Mathematician and philosopher Alfred North Whitehead once said, “The aim of science is to seek the simplest explanations of complex facts. We are apt to fall into the error of thinking that the facts are simple because simplicity is the goal of our quest.” Public health activists and lawmakers who are singling common beverages as a unique driver of the complex issues of obesity and type 2 diabetes are a prime example of what Whitehead warned about simplifying science.

An Opinion-Editorial written by Executive Vice President of the Maryland-Delaware-D.C. Beverage Association Ellen Valentino and published in the Baltimore Sun demonstrates that misguided, discriminatory regulations such as the warning label regulation mayoral candidate Nick Mosby and the Baltimore City Department of Health proposed distracts us from finding real and long-term solutions.

“A label that wrongly blames soft drinks for illness will mislead people into believing there is a Band-Aid solution to a serious health concern,” writes Ms. Valentino.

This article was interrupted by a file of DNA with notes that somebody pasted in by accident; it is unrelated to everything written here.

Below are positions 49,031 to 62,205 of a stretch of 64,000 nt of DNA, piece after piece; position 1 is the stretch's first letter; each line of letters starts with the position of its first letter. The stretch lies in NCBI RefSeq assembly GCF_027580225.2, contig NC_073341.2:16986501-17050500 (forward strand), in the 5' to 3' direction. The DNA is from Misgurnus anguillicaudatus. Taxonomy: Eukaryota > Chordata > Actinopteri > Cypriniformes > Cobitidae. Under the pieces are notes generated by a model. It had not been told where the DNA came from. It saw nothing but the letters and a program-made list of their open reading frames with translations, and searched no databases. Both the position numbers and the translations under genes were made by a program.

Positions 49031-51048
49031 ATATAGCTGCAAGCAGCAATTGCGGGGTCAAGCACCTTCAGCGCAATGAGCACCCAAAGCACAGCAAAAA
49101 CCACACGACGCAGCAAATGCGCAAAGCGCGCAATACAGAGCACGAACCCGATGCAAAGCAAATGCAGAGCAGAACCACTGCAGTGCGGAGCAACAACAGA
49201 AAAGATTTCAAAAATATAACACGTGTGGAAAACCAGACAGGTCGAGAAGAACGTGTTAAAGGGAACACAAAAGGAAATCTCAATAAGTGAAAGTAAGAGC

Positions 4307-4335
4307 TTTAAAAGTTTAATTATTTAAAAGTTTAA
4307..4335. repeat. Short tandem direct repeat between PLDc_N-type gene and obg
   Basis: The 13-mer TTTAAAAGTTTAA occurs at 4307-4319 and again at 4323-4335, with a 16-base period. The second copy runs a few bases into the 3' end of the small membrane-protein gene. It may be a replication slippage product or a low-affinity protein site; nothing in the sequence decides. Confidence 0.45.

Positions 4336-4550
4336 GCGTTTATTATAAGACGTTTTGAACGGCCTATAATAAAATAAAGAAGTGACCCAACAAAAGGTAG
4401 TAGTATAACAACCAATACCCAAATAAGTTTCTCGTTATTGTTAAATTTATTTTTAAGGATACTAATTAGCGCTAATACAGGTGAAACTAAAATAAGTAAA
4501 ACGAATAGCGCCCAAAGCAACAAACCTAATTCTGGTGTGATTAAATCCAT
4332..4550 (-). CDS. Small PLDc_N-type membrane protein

Obesity and obesity-related conditions such as diabetes have multiple risk factors, including genetics, a lack of physical activity and the over-consumption of calories from any source. In the past four decades Americans have added 450 extra calories to their daily diet. Only about 34 of those calories are from sugar.

So, how can this one piece of the average American’s diet be the unique cause of our nation’s obesity challenge? It is simply illogical.

In fact, a recent study from Cornell University proves that policies aimed at restricting certain foods and beverages are ineffective.

As Ms. Valentino points out, “To help reverse direction on obesity, our efforts would be better spent on public policies that address the over consumption of calories from all sources. Industry and government can work together and help people heighten their awareness about how to maintain balance in the diet.”

That is what America’s beverage industry is doing. Supporting First Lady Michelle Obama’s Let’s Move! initiative, our member companies put clear calorie labels on the front of all of the products we produce. Our members also offer a range of low- and no-calorie options and package sizes so that consumers can choose a beverage that is right for them. We launched the Balance Calories Initiative to help Americans reduce their beverage calories and encourage them to balance everything they eat, drink and do.

It’s through these efforts that we will achieve real and lasting solutions to the complex health challenges like obesity and diabetes.